July 13, 2007

Sick Mind

Call it a moment of weakness. One of our junior editors—let’s just call him “Chip”—found himself waiting for some mediocre Japanese take-out the other day.

But, no, that wasn’t the moment of weakness. Rather, good ole’ “Chip” had neglected to bring with him any reading material. Since this particular Japanese establishment was a mite on the slow side, “Chip” usually made his way through numerous pages of a good book before his order appeared.

On this occasion, however, “Chip” was without a trusty read. Here, dear reader, is where the moment of weakness occurred. “Chip,” lacking literary sustenance, turned his attention to the freebee bins at the entrance to this particular eatery.

You know the sort of drivel one typically finds in such nooks: The Carrboro Communist Monthly; Revolutionary Workers’ World; &c. Basically, these free rags merely offer their readership the chance to take in some left-wing agitprop and a few advertisements for the local strip clubs.

“Chip,” however, picked up another magazine entirely: The Onion. Although he seldom reads it, “Chip” finds The Onion generally quite funny.

Unbeknownst to “Chip,” however, The Onion features a non-humor section that offers its readership the chance to take in some left-wing agitprop and a few advertisements for the local strip clubs. You know, for a change of pace.

And in this dubious section of the paper “Chip” found it: The dumbest review imaginable of Michael Moore’s documentary Sicko. Penned by a fellow called Scott Tobias, it was so obtuse that “Chip” yearned to chuck it at anyone within throwing distance. (Which, given “Chip’s” former life as a high school shot put star, is pretty far indeed.)

Now, before some of our reader(s) roll their eyes at our mention of Michael Moore, allow us to inform you that we are not dead-set (if that is the mot juste) against national healthcare. Call us a passel of mephitic hippies (if you will), but we’re somewhat drawn to the idea—albeit, like most, it leaves us with some trepidation.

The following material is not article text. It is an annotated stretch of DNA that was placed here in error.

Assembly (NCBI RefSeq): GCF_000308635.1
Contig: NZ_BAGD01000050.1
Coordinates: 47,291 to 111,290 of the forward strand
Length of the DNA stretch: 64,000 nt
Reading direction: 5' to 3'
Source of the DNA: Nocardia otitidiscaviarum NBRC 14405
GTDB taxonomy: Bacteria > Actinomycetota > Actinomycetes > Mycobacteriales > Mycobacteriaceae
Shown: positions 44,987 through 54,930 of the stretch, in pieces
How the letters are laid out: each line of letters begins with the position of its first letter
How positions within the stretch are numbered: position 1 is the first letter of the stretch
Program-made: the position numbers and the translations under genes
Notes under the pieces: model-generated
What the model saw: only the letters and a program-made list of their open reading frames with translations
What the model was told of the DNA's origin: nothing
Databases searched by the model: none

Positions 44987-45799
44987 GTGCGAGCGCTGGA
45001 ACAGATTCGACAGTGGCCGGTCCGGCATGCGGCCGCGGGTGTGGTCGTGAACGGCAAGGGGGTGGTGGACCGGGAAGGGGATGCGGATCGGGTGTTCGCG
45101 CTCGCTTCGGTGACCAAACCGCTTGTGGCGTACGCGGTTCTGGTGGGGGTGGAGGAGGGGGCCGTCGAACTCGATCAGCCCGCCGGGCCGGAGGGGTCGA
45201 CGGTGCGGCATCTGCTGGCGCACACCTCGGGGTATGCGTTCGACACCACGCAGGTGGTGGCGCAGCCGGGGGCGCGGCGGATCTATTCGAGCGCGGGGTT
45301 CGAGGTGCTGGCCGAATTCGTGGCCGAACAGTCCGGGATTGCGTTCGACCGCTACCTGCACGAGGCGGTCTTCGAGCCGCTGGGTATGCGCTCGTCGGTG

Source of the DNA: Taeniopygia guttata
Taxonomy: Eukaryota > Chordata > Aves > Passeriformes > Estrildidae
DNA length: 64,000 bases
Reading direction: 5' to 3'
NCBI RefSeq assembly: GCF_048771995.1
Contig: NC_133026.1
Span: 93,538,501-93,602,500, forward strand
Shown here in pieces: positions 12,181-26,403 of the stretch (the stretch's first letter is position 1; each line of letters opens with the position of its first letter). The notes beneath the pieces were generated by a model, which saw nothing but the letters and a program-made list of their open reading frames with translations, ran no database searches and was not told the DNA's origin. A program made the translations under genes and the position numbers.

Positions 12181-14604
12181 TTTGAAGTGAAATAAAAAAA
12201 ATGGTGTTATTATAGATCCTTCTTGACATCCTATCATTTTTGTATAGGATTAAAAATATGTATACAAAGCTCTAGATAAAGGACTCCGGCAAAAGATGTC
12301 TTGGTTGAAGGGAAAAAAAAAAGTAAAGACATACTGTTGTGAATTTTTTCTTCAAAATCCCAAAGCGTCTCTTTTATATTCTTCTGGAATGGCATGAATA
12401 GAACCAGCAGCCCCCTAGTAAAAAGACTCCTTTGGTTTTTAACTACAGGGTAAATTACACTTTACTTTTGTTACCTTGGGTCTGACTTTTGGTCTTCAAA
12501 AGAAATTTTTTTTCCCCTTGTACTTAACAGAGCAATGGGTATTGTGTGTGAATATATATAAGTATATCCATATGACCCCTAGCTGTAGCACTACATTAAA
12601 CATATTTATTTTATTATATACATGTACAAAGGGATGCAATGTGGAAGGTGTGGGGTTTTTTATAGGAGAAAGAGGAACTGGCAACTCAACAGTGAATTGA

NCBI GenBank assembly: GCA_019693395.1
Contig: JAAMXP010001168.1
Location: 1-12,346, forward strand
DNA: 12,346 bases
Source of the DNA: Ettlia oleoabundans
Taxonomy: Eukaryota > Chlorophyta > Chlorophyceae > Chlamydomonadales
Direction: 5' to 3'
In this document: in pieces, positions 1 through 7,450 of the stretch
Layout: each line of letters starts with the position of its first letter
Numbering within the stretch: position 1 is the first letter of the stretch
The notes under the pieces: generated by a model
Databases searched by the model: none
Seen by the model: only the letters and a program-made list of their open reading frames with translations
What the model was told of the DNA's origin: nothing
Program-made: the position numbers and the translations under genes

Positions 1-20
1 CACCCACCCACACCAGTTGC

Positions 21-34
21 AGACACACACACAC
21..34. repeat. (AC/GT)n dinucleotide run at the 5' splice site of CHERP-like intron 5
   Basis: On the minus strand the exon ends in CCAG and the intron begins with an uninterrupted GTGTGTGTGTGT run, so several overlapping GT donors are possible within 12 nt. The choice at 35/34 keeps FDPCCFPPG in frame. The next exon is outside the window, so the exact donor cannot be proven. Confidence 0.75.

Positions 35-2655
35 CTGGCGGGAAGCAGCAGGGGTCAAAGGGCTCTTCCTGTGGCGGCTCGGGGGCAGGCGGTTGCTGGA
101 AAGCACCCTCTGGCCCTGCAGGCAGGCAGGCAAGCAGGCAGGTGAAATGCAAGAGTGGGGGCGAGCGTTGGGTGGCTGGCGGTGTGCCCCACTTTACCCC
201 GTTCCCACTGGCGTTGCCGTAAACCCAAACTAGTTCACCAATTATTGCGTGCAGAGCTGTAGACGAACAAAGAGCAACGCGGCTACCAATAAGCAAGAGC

In regard to Mr. Moore, moreover, we must say we don’t watch his films. Not, we must add, out of any scorn for listening to the “other side.” As regular reader(s) of our humble musings well know, we check out our fair share of arguments from ideological opponents.

Rather, we don’t find propaganda-filled documentaries interesting. We esteem films that make you think—not agitprop-laden simplifications crafted for simpletons. In addition, from what we’ve read about his previous efforts, we have little reason to believe Mr. Moore doesn’t regularly bend the truth, to put it mildly.

But back to the subject of the Neanderthal review. Although “Chip” subsequently happened upon a longer—and less ridiculous—version of this review on Al Gore’s World-Wide Web, below he has reproduced the shorter version that appeared before his eyes on the printed page:

There's no good argument to be made for the current system of privatized health care in the United States, so the latest documentary by professional rabble-rouser Michael Moore stands to be the closest he'll ever come to broad consensus. Though Moore remains a polarizing figure—as much to leftists ambivalent about his tactics as rightists who object to him for more obvious reasons—he has a gift (yes, it's a gift) for reducing complex issues to bite-sized ideological nuggets. And the ones Sicko offers are, by and large, pretty tasty.

As you might imagine, dear reader, it’s the first sentence of this review that especially appalls. “There’s no good argument to be made for the current system of privatized health care in the United States”? None at all?

Now, as we mentioned above, we’re not knee-jerk defenders of privatized health care. But only a dolt would argue that no good arguments in its favor exist. And thus, as it seems, Scott Tobias is a dolt.

For how do the following arguments strike you? The US’s privatized health care has led it to be the number one source of medical breakthroughs. It routinely offers the newest and best experimental treatments, as it offers the best incentive to researchers to find cures.

Socialized medicine can often lead to horrible service, ridiculous and often dangerously long waits for treatment, and politicized corruption. As a result of such depredations, Canadians routinely head to America to receive better medical care; you don’t see Americans heading north, now do you?

Now, we don’t think our arguments necessarily gainsay national healthcare as a bad idea. But they obviously pose serious concerns. Not, however, to Scott Tobias, who praises Michael Moore for “reducing complex issues into bite-sized ideological nuggets.”

If Mr. Tobias thinks no good arguments in favor of privatized medicine exist, how can he perceive that medical care in the US is a “complex issue”?

Posted at July 13, 2007 12:01 AM | TrackBack